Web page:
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The premise for this electronics-based engagement is not steeped in customary backdrops, such as phantasmagorical space travel or existential musings of a divine entity. Conversely, the foundation for this trio's excursion relates to morphing DNA code-sequencing into music. The DNA modeled here emanates from the protein of the rainbow trout and is transformed into MIDI language, featuring 642 notes amid real-time music frameworks.
DNA is elevated into a mesmeric showcase, where Frederick Soegaard intermixes psycho-rock guitar with the MIDIgenemap and TC FireworX software to complement his band mates' use of computers, electronics and percussion. With sweeping sounds, and oscillating single note implementations, the trio poses a transient musical environment, starkly different from old school type computer-generated beeps and blips. Hence, the program surges onward, akin to an evolving plot, via recoiling passages and briskly rendered effects processing. At times, the music seemingly mirrors a complex DNA encoding process, shaded by Henrik Strandfelt's polytonal mallets and bells treatments.
Strandelt alters the impetus during his extended solo spot on "Polymetrix II," as he zigzags his pace using electronic drum patterns, bells, cymbals and other instruments. He elicits a semi-classical vibe as well, and in other regions of the program, the trio churns out ambient and pastoral vistas to consummate a series of captivating harmonic developments.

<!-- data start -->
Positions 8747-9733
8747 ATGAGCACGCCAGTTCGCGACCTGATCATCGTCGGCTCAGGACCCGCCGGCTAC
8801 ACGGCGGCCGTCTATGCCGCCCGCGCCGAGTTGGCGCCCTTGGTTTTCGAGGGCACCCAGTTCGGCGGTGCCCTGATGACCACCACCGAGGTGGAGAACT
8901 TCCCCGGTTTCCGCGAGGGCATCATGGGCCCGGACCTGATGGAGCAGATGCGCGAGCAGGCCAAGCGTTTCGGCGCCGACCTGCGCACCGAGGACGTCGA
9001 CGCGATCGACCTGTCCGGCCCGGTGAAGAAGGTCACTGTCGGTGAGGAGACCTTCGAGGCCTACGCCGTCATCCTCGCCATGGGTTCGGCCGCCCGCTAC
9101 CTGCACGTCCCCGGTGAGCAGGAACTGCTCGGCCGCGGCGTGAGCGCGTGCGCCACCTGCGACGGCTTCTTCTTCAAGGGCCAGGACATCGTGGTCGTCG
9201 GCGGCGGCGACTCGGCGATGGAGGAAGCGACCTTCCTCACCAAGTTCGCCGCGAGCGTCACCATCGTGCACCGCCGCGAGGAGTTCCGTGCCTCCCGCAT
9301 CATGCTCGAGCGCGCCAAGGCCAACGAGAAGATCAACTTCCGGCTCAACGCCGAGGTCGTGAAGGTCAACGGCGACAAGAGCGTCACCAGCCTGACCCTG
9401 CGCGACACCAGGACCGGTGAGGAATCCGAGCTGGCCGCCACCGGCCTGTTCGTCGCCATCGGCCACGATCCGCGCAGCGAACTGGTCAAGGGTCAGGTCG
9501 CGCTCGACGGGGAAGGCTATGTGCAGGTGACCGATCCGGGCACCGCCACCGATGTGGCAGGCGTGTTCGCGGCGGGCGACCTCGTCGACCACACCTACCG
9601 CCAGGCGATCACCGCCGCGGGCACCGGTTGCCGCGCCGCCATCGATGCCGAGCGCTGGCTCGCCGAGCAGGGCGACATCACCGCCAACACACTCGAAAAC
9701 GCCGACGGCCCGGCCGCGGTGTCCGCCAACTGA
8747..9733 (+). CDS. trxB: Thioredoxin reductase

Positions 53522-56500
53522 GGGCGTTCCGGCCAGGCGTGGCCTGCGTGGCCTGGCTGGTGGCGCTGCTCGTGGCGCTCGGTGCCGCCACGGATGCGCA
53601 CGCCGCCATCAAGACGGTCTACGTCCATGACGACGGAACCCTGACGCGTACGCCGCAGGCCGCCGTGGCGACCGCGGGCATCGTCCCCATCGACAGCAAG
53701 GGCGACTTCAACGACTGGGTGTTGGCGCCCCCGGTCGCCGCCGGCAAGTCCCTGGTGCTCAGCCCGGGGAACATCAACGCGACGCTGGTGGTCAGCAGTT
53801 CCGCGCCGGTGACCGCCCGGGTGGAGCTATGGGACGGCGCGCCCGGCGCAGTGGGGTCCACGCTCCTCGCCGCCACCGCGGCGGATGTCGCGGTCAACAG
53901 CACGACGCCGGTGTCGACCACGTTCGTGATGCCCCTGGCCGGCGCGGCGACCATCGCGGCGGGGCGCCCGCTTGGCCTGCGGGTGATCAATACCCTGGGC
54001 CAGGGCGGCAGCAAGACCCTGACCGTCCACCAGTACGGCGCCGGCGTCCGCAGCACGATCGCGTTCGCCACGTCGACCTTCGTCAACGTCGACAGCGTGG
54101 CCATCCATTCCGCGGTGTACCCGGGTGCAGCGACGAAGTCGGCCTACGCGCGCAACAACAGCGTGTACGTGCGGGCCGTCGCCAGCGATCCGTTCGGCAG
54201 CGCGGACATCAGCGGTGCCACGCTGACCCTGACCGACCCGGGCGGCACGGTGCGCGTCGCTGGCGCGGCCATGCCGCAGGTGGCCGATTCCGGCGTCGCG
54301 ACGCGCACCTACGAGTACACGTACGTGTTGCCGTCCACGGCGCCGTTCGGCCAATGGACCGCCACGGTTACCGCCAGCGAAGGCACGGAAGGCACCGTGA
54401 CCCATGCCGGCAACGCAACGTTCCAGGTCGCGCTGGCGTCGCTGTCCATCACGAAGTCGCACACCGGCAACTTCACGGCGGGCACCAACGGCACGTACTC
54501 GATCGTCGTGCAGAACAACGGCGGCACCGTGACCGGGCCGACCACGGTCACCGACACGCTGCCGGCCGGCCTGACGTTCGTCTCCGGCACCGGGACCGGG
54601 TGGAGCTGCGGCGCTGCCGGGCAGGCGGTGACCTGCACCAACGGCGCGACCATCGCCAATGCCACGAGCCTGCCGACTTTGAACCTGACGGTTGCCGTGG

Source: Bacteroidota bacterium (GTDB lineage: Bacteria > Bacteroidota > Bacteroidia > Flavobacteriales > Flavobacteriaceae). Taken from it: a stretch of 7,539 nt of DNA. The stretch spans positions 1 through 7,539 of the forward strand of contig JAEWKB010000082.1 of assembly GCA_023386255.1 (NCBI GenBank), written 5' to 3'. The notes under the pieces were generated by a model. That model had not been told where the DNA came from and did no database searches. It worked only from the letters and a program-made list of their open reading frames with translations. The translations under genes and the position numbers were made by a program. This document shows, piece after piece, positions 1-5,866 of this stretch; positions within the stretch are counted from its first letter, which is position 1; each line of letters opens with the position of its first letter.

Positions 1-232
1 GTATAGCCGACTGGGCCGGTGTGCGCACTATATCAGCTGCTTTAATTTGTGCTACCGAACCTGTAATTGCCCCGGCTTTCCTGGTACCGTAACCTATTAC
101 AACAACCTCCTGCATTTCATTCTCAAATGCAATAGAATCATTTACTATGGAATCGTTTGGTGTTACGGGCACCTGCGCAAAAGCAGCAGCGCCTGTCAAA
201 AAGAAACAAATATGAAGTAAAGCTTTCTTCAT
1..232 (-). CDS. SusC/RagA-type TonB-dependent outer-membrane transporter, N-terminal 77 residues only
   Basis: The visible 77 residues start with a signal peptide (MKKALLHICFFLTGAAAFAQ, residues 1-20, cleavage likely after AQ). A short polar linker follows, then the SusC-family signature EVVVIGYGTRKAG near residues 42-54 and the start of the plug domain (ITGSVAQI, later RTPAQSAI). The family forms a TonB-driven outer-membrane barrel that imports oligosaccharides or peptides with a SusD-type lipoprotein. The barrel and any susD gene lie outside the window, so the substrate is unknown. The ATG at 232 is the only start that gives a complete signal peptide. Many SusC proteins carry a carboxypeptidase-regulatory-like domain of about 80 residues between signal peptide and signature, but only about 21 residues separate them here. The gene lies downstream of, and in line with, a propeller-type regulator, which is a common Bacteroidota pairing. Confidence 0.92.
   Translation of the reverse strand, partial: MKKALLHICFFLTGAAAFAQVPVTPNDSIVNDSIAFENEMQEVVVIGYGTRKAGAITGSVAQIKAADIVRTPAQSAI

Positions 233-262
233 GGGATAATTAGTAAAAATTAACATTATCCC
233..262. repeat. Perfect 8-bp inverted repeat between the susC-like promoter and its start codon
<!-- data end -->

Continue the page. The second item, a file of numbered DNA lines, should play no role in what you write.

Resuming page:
"What will they think of next," some might say. Well, these gents are definitely working on a vast plane that offers a contrasting mindset towards scientific applications. However, it's the often-striking musical force on Soundmapping The Genes that translates into an indubitably persuasive listening experience.
Track Listing: Song Of The Rainbow Trout II; Historic Hysteria II; Codereversion II; Polymetrix II; Polymetrix I; Codefragment Solo II; Song Of The Rainbow Trout I; Codemess; Codefragment Solo I; Codereversion I; Histonic Hysteria I.
Personnel: Fredrik Soegaard: guitars, MIDIgenemap, TC FireworX; Claus Gahrn: laptop, MIDIgenemap; Henrik Strandfelt: gongs, gamelan, cymbals, mbiras, electronics.
I love jazz because anything is possible; it has few rules and the best jazz breaks those ones. I prefer free improv because it doesn't really have any rules at all.
I was first exposed to jazz in my teens (in the late sixties).
The first jazz record I bought was Filles de Kilimanjaro by Miles Davis, shortly followed by Extrapolation by John McLaughlin.
My advice to new listeners is to listen as widely as possible and not to make snap judgments--stick with it.